Is White House drama hurting Trump’s agenda?
JUDY WOODRUFF: From this afternoon's Washington Post story that President Trump may have shared classified information with the Russians, to his firing of James Comey almost a week ago, we look at what all this means for the future of the Trump administration's agenda with our Politics Monday team, Amy Walter of The Cook Political Report and Tamara Keith of NPR.
And welcome to both of you.
So, it looked as if today, Amy, the White House was trying to project an air of calm, trying to tamp everything down, the aftermath of the hurrah, hoopla over the firing of the FBI director, but then late this afternoon this report coming from The Washington Post, it's now confirmed by The New York Times, by the Reuters news service, Tam. And we're hearing BuzzFeed and other organizations.
We're also hearing, as we sit here, that the White House is gathering the national security adviser to go out and talk to the press about it.
But it just seems as if, Amy, this White House is having a hard time keeping news and bad news under control.
AMY WALTER, The Cook Political Report: That's right.
And for the first time this week, this didn't come from the president himself. Remember, a lot of the damage that was done over the course of last week and into the weekend were his own tweets. In this case, it's people leaking information about this president's conversation with the Russians that have gotten him into hot water and the administration into hot water.
And it goes really to the fundamental question here, which is, who is driving the train at that White House? There is no focus, there's no strategy. There is — it seems to me we go day to day without a bigger, broader, you know, comprehensive strategy and messaging and discipline.
And that was how Donald Trump ran his campaign. That was how he ran his businesses. Running the government like this is proving to be much more difficult.
JUDY WOODRUFF: And, Tam, a lot of this seems to have to do with the White House staff and whether they are pleasing the president, whether they are doing the job they're supposed to do.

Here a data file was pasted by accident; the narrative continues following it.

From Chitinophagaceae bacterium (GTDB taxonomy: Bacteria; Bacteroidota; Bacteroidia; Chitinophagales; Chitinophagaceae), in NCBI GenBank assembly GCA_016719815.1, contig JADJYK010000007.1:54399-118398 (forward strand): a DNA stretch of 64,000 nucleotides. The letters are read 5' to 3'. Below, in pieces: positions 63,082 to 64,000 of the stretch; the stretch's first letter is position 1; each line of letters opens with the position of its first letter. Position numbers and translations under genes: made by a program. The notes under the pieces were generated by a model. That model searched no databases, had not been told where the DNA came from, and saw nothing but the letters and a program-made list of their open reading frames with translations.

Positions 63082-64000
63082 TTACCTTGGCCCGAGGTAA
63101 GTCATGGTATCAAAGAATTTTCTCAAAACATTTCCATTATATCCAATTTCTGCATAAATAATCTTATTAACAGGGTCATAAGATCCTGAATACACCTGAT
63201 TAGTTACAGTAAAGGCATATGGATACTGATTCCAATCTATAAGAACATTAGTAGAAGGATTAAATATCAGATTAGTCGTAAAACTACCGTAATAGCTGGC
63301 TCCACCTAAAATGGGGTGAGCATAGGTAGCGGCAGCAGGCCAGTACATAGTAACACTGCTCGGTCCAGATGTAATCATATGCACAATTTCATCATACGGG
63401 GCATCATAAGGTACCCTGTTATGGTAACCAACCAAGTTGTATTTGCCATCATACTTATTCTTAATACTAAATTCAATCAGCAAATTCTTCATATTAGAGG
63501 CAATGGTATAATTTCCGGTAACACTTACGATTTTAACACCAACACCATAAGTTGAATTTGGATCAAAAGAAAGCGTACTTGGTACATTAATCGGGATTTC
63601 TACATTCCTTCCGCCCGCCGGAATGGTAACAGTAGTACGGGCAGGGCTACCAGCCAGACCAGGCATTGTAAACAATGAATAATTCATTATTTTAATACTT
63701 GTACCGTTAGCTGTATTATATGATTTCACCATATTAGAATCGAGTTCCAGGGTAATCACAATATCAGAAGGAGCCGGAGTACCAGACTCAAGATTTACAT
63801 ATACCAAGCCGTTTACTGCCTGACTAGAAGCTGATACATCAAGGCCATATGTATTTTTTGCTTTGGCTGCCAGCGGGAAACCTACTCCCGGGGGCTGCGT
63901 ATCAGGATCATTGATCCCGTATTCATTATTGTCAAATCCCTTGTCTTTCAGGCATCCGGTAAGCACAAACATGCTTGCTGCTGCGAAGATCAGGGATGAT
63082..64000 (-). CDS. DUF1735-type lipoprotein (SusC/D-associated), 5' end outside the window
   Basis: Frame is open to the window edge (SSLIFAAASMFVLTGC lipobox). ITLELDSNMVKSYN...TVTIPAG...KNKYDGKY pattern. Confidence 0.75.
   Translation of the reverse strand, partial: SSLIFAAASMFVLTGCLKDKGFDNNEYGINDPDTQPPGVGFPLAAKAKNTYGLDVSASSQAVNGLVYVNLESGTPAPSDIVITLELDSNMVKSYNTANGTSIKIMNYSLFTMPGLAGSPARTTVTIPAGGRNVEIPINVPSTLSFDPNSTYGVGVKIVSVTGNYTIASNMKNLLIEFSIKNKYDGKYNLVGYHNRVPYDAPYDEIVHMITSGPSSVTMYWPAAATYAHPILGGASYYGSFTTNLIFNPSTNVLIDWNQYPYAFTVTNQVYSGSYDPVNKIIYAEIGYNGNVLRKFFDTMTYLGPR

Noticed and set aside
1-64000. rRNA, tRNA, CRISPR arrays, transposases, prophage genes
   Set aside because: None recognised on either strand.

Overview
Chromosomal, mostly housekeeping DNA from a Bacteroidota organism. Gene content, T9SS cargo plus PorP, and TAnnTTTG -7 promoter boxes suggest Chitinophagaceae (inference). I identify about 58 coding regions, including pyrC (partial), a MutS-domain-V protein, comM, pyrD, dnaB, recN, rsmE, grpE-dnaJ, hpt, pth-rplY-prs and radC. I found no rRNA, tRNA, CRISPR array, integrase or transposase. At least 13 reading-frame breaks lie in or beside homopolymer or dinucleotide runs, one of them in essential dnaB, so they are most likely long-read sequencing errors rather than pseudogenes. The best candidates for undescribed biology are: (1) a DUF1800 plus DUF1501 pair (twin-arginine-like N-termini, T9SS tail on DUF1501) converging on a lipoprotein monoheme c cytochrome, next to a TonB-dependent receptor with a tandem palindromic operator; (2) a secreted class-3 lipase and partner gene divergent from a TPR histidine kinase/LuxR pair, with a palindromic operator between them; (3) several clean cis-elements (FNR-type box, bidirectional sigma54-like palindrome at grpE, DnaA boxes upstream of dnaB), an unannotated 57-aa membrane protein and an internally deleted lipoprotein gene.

There were reports over the weekend of maybe a shakeup of staff, people were going to be fired. And then, in my interview earlier in the program with Greg Jaffe of The Washington Post, he said, typically, it's staff who brief the president before they meet with someone like a foreign minister and an ambassador.
So, the staff is a big part of the focus here.
TAMARA KEITH, NPR: But, by all accounts, the staff has been briefing the president, and the president plays it by the field.
He just — he does what feels right in the moment. He has talked about this, that he's flexible, that he improvises. And it's hard to build a communication strategy around improvisation.
I mean, what we saw last week, with the White House coming out with talking points, the vice president repeating those talking points repeatedly, and then the president of the United States going on television and directly contradicting the talking points and the vice president.
And maybe what the vice president said was more true than what all of the others were saying, but it creates this cloud that just hangs over the administration.
And now you have H.R. McMaster, the national security adviser, coming out to brief the press, to push back on this Washington Post story. Well, you know, last week, they came out and they pushed a narrative, and then the president contradicted it.
What's going to happen this week?
JUDY WOODRUFF: And we don't know.
AMY WALTER: Right.
And this is happening, of course, as the president is getting ready to go overseas on his first international trip to some of our most important allies, Saudi Arabia, Israel. So, this is obviously going to be on the minds of the people that he's going to visit. When you're talking about potentially sharing classified information with an adversary, what are our allies going to be thinking about this?
JUDY WOODRUFF: Well, and we're watching as comments from the senator — United States senators coming in on both sides of the political aisle.
AMY WALTER: Right.